The importance off skepticism in performing audits has been recognized from the time the very first auditing standard was implemented (Fullerton and Durtschi, 2012). The recent financial crises and audit failures have caused the profession to reassess and emphasise the importance of skepticism during an audit engagement, ensuring that auditors increase their level of skepticism (Fullerton and Durtschi, 2012). Auditors are now asked to expand their skeptical perspective to the level used by forensic experts, which according to Fullerton and Durtschi (2012) assumes that management is dishonest unless there is evidence to disprove this. The following summary discusses whether a higher level of skepticism by the auditor would enhance audit quality. Professional Skepticism
Before assessing whether a higher level of skepticism would enhance audit quality, it is important to understand what professional skepticism is. According to Fullerton and Durtschi (2012) the early audit standards define skepticism as an attitude that includes a questioning mind and a critical assessment of audit evidence, which was often interpreted as neither assuming managerial honesty nor dishonesty. The IAASB staff question and answers (2012) state that The International Standards on Auditing (ISAs) define professional skepticism as an attitude that includes a questioning mind, being alert to conditions which may indicate possible misstatement due to error or fraud, and a critical assessment of audit evidence. This explicitly requires auditors to plan and perform an audit with professional skepticism realising that circumstances may exist that cause the financial statements to be materially misstated. The IAASB staff question and answers (2012) do mention that it is difficult to capture the definition of professional skepticism in one single definition, however the ISAs definition helps to understand the important elements of professional skepticism. As stated by the IAASB staff question and answers (2012) professional skepticism is fundamentally a mindset and skeptical mindset drives auditor behavior to adopt a questioning approach when considering information and in forming conclusions. Hence professional skepticism may be closely linked to the fundamental ethical principles of objectivity and an auditor’s independence enhances the auditor’s ability to act with integrity, be objective and maintain an attitude of professional skepticism (IAASB staff question and answers, 2012). Professional skepticism as per the IAASB staff question and answers (2012) also includes; firstly being alert to audit evidence that contradicts other audit evidence obtained or information that brings into question the reliability of documents or responses to inquiries to be used as audit evidence. Secondly it includes being alert to conditions that may indicate possible fraud, and circumstances that suggest the need for audit procedures in addition to those required by the ISAs. Finally it includes a critical assessment of audit evidence, which comprises both information that supports and corroborates management’s assertions, and any information that contradicts such assertions (IAASB staff question and answers, 2012). Professional skepticism plays an important role in the audit and forms an integral part of the auditor’s skill set, as professional skepticism is closely interrelated with professional judgment (IAASB staff question and answers, 2012). Professional skepticism according to the IAASB staff question and answers (2012), facilitates the appropriate exercise of professional judgment by the auditor, particularly regarding decisions about; the nature, timing and extent of audit procedures to be performed, whether sufficient appropriate audit evidence has been obtained and whether more needs to be done to achieve the objectives of the ISAs, the evaluation of management’s judgments in applying the entity’s applicable financial reporting framework and the...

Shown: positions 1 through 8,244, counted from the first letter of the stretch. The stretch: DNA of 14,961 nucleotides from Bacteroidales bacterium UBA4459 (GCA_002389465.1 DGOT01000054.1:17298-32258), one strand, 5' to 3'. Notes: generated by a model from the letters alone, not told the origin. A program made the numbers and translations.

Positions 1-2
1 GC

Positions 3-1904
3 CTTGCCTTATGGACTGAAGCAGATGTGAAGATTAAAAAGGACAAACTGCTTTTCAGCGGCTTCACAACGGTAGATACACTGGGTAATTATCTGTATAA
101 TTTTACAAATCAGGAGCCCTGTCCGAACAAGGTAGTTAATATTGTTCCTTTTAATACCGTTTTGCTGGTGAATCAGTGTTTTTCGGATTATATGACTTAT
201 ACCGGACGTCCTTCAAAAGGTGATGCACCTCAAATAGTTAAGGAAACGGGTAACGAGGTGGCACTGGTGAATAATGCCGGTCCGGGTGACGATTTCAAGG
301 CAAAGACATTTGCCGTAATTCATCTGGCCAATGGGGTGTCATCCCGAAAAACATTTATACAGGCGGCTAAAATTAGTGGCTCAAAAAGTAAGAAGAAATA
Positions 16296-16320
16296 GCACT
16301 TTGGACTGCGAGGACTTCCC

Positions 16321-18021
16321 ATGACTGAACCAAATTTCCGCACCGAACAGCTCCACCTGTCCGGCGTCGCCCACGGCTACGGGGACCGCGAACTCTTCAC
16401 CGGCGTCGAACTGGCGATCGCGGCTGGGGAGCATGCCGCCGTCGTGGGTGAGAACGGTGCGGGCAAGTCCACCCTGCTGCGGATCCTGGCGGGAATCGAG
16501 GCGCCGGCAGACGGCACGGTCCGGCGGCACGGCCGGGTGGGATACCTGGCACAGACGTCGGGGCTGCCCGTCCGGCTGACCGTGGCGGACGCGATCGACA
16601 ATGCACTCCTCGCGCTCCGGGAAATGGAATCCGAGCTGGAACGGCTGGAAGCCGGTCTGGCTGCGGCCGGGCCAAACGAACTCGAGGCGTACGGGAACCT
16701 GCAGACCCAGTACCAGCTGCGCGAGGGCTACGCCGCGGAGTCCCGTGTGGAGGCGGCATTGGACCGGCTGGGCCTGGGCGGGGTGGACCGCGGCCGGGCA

References: 1 Chambers, R. (2011). Drawing the line: from professional scepticism to suspicion. The institute of internal auditors.
2 Fullerton, R.R. & Durtschi, C. (2012). The effect of professional scepticism on the fraud detection skills of internal auditors. UTAH state university.
3 IAASB staff questions and answers, (2012). Professional scepticism in an audit of financial statements. International auditing and assurance standards board.
4 The auditing and assurance bulletin, (2012). Enhancing professional scepticism, Canadian auditing and assurance standards board.
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